How Long Does It Take to Close on a Home? 

When you buy a new home, whether it is a new construction home or a resale home, you are understandably excited and you probably want to move in as soon as possible. However, once you sign the paperwork for the purchase, you are not automatically handed the keys. Instead, it takes time to close the sale.

 

How Long Does It Take to Close on a House?

When buying a home with cash, you can have a quicker closing, sometimes within a week. However, few people purchase a home with cash, instead relying on a loan of some type to finance the purchase. The type of loan will determine how long the closing will take. According to Ellie Mae, this is as follows:

  • Conventional mortgage – 48 days
  • Federal Housing Association (FHA) loan – 54 days
  • Veterans Affairs (VA) loan – 55 days

 

The Closing Process on a House

The closing process on a house has a number of steps in the homebuying process that must be followed to ensure the purchase of a house goes through. This process is the key reason for how long it takes to close on a house. Here are the steps of the closing process:

  1. You will apply for your loan, which take about a day and can be done as part of the preapproval process.
  2. Your lender will provide you with the terms of the loan, which will include the amount of the monthly payments and any related closing costs and fees. This is typically done in less than a week.
  3. You will provide your lender with all the documentation they require to approve your loan, including proof of income and assets. This typically takes less than a week.
  4. An appraisal of the home you are purchasing will be ordered by the lender. This takes one to two weeks and allows the lender to determine the value of the home.
  5. Underwriters will take one to three days to evaluate all the documentation you provide and ensure you meet all the required guidelines for approval.
  6. You will be given conditional approval, but you may need to provide additional documentation. This process typically takes one to two weeks.
  7. You are cleared to close the sale, which means that you have been given your final disclosure of terms. Once this happens, you must wait three days before you can sign off on everything, during which time you should review the terms of your loan, with a professional if necessary.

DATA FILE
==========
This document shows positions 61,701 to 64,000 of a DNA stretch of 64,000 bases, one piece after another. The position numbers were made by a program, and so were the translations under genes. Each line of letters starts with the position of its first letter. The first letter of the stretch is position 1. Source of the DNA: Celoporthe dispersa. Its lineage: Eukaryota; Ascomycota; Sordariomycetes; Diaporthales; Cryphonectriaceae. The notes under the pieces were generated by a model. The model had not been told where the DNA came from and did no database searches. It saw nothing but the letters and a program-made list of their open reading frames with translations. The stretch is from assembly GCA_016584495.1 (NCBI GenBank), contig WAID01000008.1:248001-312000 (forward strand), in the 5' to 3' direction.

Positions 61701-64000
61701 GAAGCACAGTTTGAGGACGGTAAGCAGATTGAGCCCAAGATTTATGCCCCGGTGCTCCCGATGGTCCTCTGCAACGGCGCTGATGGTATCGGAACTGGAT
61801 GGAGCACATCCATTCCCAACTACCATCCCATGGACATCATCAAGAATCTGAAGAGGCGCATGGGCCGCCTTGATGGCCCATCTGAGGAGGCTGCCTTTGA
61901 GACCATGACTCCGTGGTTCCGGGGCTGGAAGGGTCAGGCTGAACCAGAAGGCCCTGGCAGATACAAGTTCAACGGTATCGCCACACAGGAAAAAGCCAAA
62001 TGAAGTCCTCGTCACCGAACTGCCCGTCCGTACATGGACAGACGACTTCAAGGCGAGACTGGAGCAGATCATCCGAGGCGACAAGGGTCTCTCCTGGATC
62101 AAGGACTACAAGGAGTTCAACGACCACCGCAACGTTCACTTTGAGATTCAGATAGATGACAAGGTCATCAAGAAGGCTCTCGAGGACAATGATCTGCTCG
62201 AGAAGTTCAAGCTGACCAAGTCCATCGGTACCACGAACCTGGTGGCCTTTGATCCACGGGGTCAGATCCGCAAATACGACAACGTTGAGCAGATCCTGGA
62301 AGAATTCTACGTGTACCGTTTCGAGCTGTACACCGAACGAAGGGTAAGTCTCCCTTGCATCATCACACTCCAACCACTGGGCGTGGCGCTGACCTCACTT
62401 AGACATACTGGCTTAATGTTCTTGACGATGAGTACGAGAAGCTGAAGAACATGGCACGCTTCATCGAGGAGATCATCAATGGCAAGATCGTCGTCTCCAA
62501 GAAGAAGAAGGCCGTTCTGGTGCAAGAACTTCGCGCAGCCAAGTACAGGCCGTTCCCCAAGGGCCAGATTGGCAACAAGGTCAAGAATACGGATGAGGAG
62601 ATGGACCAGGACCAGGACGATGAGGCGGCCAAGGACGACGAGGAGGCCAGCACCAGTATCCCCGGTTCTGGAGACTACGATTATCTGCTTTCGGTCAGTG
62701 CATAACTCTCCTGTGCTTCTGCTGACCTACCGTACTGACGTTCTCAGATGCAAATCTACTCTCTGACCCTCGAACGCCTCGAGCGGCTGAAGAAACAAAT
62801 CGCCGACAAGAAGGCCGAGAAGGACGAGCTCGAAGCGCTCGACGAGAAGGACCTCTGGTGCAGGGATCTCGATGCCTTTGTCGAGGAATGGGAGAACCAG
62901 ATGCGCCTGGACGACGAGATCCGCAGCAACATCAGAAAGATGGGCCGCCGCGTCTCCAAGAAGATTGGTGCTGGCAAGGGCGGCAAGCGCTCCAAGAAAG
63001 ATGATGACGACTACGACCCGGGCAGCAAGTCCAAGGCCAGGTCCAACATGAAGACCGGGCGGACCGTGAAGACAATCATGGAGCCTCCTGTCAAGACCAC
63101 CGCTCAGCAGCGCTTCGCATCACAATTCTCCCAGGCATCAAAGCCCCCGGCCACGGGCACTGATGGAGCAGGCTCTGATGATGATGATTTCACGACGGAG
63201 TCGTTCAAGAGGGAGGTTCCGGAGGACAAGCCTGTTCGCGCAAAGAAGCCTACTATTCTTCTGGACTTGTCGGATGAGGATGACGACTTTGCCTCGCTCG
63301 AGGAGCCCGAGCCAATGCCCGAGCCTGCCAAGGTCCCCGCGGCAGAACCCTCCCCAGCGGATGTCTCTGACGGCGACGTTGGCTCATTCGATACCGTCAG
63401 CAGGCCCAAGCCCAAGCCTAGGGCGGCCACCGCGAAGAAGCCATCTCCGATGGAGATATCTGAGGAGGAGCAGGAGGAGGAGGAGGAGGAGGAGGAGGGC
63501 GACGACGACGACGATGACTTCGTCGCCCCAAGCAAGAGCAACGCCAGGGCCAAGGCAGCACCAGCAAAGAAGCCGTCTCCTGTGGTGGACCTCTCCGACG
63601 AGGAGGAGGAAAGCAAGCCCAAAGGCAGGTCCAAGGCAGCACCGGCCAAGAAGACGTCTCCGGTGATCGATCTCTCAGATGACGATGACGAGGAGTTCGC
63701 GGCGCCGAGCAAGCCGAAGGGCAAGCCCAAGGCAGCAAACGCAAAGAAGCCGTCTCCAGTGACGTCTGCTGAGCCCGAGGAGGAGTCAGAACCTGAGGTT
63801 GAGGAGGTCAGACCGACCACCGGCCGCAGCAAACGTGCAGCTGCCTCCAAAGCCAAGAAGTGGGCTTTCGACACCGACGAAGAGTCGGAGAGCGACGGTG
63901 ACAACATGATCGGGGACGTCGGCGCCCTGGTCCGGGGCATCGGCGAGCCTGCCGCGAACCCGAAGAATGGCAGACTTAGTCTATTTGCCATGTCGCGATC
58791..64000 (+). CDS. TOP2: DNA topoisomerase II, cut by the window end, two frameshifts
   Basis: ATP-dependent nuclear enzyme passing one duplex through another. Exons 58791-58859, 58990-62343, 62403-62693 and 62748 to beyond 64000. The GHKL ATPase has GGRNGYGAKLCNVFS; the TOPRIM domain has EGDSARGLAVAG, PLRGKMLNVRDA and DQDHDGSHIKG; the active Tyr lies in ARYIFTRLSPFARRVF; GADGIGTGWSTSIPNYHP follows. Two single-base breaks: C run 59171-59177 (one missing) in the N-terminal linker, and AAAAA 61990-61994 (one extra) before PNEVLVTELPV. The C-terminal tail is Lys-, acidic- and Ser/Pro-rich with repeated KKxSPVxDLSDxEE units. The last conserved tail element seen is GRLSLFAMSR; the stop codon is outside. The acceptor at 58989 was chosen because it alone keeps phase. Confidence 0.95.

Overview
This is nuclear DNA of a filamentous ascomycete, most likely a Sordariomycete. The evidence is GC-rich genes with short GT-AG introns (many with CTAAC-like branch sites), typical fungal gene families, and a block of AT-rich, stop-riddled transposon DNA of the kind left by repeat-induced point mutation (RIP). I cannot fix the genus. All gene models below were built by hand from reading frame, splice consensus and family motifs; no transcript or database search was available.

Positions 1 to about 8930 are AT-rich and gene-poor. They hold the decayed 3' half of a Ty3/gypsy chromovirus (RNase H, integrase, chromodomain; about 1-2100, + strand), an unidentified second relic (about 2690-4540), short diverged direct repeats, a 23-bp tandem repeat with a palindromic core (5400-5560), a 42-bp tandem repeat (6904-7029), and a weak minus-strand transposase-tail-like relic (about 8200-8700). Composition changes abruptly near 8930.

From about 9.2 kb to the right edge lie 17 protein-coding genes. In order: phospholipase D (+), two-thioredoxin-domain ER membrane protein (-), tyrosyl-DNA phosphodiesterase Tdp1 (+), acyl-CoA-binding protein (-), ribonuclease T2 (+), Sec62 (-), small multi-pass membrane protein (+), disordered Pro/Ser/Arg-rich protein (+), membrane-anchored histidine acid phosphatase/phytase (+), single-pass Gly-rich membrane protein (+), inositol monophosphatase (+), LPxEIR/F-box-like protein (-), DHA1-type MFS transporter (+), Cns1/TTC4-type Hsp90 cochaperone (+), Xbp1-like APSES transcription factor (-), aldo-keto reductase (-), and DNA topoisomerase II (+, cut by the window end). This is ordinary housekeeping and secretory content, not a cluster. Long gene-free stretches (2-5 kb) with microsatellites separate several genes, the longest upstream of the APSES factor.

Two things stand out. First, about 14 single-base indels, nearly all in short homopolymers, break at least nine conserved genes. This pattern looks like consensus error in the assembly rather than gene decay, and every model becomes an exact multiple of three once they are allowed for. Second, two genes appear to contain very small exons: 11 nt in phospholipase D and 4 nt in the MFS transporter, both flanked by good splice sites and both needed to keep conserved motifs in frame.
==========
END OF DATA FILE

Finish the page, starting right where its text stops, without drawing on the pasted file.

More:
8. You close the purchase by signing off on it, after which there will be a final review done and your mortgage will be finalized and recorded within the county of residence.

 

What to Expect on Closing Day

When the anticipated closing day comes, the closing process typically takes only an hour or two. Keep in mind you will need to bring with you a form of photo ID, a certified cashier’s check, and a copy of your Closing Disclosure. You will then sign the following documents:

  • The promissory note that includes the terms of your loan and is the official agreement you make to repay that loan.
  • The mortgage note that includes the terms of your mortgage.
  • The deed of trust that gives your lender the right to sell or foreclose on the property should you be unable to pay off your loan.
  • The escrow disclosure that includes the details of your escrow account and the amount of fees and taxes you will need to pay each month.

 

On closing day, you will also need to pay all the closing costs associated with the purchase of your property, including:

  • The loan processing application fee
  • Fees for the closing appointment
  • The loan origination fee
  • One year’s worth of homeowners insurance
  • Home inspection fees
  • Title insurance coverage

Finally, at the closing appointment, you will transfer the title of the home into your name. This is the official step that makes you the homeowner.

 

Reasons Closing a House Could Be Delayed

Finally, it is good to be aware of the reasons your closing could be delayed. One of the most common reasons is issues with the appraisal, particularly if the property value is appraised at lower than the selling price. The bank will either get a second appraisal done or expect the seller to lower their price. Other reasons the closing could be delayed include:

  • Not having your documentation ready when required
  • Having unpaid debts
  • A loan application that is incomplete
  • Problems with the buyer’s credit report
  • The buyer not depositing the down payment in the proper account with enough time for the funds to be traced
  • Liens on the property
  • Complications that result from the title search conducted by the title company
  • The final walkthrough revealing repairs that were not completed by the seller as agreed upon

 

Ultimately, the quicker you can close on your house, the better. A faster close will save you stress and can also save you from having to pay additional fees to lock in your mortgage rate.

 

To find out more about how long it takes to close on a house or other aspects of the home buying process, talk to a Centex team member today.

 

Looking for more Foundation tips and learning? Return Home here.

Published 01.27.22

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